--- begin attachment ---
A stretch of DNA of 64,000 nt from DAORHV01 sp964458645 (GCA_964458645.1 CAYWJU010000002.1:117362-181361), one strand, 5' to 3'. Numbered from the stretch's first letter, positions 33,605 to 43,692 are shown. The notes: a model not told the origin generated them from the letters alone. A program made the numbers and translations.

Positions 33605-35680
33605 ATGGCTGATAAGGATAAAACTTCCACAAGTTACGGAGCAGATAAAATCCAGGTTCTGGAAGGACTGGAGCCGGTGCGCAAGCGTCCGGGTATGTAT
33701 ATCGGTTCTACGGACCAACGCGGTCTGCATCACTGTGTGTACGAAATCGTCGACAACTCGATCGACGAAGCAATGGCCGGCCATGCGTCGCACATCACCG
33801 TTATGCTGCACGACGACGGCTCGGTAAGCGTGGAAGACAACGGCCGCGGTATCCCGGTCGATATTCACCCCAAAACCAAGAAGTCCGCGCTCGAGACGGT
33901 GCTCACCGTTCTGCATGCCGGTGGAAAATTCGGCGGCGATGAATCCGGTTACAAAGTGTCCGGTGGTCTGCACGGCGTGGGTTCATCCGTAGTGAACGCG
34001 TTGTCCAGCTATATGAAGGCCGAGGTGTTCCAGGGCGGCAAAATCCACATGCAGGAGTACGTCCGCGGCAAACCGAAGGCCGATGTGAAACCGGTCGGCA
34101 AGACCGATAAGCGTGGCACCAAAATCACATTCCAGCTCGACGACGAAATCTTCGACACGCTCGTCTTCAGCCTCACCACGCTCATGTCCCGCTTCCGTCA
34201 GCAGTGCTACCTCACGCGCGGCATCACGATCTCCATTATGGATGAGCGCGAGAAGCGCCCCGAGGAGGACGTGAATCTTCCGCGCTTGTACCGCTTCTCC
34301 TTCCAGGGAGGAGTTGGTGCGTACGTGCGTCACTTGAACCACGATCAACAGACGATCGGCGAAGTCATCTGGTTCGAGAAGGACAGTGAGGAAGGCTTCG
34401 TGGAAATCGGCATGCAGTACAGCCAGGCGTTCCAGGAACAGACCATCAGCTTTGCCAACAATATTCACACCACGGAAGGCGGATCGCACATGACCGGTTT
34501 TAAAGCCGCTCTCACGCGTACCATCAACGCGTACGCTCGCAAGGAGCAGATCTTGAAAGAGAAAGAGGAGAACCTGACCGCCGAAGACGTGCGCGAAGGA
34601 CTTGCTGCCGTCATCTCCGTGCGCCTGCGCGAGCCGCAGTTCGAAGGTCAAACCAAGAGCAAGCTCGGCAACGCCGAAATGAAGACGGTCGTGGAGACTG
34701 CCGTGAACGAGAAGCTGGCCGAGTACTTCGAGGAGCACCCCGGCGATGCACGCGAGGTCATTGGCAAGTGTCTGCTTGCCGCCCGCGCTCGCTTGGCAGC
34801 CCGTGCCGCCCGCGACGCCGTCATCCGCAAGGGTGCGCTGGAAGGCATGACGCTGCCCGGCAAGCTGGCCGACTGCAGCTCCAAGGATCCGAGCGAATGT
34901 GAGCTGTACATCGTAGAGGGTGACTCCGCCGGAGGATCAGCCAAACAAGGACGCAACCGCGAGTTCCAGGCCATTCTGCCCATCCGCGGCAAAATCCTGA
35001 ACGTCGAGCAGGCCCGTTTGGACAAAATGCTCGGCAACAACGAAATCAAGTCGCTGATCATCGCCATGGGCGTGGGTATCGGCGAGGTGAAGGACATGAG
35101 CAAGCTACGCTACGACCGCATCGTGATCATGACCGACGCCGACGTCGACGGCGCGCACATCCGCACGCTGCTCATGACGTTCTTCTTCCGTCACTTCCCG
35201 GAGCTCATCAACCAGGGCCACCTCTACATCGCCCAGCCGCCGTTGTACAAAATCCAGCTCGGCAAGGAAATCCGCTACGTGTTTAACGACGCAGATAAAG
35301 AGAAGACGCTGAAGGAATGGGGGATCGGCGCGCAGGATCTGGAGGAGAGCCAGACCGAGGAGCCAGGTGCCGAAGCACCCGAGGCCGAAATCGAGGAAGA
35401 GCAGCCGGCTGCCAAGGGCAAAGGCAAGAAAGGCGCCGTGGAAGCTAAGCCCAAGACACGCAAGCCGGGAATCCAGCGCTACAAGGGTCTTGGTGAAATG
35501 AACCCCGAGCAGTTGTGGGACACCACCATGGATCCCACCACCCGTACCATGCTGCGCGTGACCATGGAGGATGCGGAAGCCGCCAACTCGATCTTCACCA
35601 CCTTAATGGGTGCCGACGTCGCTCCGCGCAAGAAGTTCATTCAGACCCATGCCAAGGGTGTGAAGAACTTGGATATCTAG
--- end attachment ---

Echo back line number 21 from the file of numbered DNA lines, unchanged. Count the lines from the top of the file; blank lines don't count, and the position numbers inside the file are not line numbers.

35401 GCAGCCGGCTGCCAAGGGCAAAGGCAAGAAAGGCGCCGTGGAAGCTAAGCCCAAGACACGCAAGCCGGGAATCCAGCGCTACAAGGGTCTTGGTGAAATG